19th Sunday of the Year, 9th August 2020
Our Mass readings today point, in very different ways, to God`s relationship with those who believe and trust in him and, conversely, the frailty of human faith whether as individuals or as a Chosen People.
The short reading from chapter 19 of the First Book of the Kings tells of the Prophet Elijah, who had defeated the 450 prophets of Baal on Mount Carmel fleeing for some forty days from king Ahab and Jezebel`s henchmen and going to Mount Horeb, the place where God had established his covenant with Moses to dwell overnight in a cave and of his encounter with God and he is aware of the Presence of God not in the rock-shattering mighty wind, nor the earthquake, nor the fire but in the gentle breeze and it was at this point that Elijah went and stood at the entrance to the cave and covered his face with his cloak in reverence mindful of scriptural refences that those who look on God do not survive. It is a lesson to us that we too need to approach the Lord in the stillness and silence of our hearts if we truly seek to discern his will for us. It is a reminder that God`s presence is always with us and we encounter Him in what might appear to us to be insignificant events every bit as much as in those which seem spectacular!
The verses from chapter 9 of St. Paul`s Letter to the Christians at Rome shows his sorrow that his brothers, the Children of Israel for the most part were cut off from Christ they would not accept his as the promised Messiah. We need, of course, to be mindful of the fact that Saul of Tarsus was a Pharisee as well as a Roman citizen and he had been among those who had been zealous in persecuting Christians until that moment of conversion on the Damascus road as he was on his way to round up those who had embraced the Christian faith. Although Paul is considered, properly, as the Apostle of the Gentiles to which his missionary journeys and his letter bear witness he never loses the desire that God`s first-chosen people, the Jews, should turn to Christ and it is incumbent upon us to pray for such conversion since it is in Christ alone that redemption/salvation comes about and St. Paul makes it very plain that Jesus suffered and died for all humanity – past, present and future and so true Christian charity demands that we be seriously interested in the spiritual welfare of our neighbours.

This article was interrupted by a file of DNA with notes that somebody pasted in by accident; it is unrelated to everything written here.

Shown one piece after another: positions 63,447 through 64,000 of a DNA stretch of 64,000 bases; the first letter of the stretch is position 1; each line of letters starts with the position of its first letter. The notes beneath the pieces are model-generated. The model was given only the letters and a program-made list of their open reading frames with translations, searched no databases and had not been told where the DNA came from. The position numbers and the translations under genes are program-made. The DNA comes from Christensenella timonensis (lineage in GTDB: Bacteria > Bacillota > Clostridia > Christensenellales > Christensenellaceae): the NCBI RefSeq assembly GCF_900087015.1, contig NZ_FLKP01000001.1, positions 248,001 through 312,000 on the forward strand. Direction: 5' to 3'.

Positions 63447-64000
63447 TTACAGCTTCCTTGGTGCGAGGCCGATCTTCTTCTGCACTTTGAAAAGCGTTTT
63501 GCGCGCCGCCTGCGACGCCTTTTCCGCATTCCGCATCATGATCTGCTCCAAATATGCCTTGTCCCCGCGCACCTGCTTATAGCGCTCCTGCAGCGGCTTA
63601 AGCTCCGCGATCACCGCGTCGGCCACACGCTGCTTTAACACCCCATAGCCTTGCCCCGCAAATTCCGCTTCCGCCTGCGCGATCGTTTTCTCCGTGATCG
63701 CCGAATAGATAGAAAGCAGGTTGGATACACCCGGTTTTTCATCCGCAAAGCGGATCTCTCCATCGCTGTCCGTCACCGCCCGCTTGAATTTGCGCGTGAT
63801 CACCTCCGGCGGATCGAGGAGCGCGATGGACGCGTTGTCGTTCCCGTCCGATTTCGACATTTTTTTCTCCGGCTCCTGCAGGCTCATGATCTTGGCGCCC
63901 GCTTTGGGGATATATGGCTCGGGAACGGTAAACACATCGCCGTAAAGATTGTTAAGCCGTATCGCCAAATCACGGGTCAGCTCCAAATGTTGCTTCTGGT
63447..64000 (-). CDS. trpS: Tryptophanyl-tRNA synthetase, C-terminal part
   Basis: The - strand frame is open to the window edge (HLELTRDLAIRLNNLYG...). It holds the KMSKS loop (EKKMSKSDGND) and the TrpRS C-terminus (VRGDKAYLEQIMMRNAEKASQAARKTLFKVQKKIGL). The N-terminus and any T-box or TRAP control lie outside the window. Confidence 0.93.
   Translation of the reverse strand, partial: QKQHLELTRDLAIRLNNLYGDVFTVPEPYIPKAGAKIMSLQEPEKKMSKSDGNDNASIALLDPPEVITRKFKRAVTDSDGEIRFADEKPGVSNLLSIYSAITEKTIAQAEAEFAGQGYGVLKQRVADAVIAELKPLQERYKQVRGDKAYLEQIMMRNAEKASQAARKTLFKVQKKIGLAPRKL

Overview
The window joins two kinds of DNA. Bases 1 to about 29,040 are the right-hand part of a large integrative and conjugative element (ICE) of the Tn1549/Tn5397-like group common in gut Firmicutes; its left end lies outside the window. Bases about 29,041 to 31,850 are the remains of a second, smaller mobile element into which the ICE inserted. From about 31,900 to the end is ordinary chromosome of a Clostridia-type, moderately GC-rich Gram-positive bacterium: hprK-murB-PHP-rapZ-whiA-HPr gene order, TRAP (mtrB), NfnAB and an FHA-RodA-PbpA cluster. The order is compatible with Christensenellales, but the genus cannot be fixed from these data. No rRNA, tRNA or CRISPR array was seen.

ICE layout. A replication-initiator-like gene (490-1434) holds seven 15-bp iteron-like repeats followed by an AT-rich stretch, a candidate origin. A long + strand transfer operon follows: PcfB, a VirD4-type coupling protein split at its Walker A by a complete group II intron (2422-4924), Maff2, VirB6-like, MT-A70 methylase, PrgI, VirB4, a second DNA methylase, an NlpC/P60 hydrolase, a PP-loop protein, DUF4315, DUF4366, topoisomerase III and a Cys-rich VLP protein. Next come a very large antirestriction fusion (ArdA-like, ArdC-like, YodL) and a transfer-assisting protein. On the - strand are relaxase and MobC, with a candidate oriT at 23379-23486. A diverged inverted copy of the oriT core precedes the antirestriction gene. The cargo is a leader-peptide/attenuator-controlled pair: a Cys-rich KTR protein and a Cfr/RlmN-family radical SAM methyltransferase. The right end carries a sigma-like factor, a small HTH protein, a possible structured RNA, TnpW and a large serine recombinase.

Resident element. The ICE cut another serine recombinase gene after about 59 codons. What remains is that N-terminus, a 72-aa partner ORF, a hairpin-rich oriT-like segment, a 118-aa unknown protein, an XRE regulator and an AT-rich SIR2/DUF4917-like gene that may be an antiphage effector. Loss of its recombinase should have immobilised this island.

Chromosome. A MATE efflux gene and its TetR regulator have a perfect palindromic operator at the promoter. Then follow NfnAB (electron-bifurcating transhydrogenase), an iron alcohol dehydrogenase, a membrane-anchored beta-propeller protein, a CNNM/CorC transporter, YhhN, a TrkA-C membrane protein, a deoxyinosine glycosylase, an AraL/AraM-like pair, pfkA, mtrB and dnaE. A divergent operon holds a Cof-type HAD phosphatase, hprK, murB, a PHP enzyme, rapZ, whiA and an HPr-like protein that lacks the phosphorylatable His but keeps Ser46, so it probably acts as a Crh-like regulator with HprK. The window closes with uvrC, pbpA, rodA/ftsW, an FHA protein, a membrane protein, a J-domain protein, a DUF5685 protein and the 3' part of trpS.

Many Christians imagine that the Gospels were written before St. Paul`s letters but this is not so and St. Matthew`s Gospel, it seems, according to biblical scholars was written probably between AD70 and AD80!. It is his gospel too that is unique in recording St. Peter walking towards Jesus, and failing in the attempt through lack of faith, towards Jesus on the Galilean Lake. We see in St, Matthew`s gospel how the Divine Presence in human history unfolds in three stages: 1) God forms the people of Israel and remains with them in good times and bad; 2) in fulfilment of the Divine promise transmitted by the prophets, Jesus the Messiah and Incarnate Son of God – the truly God and truly man, is present among his people as their Saviour, and 3) in these last days, since His Resurrection and Ascension and the outpouring of the Holy Spirit, though his disciples, that is we the Church being His Body on Earth, is present to extend his saving mission beyond His particular historical time and nation to ALL NATIONS. And as Fr. Campion Cavalier, OSB, puts it: “The one constant in the drama of the Divine Presence in history is the necessity oif human response to the saving presence with total trust.”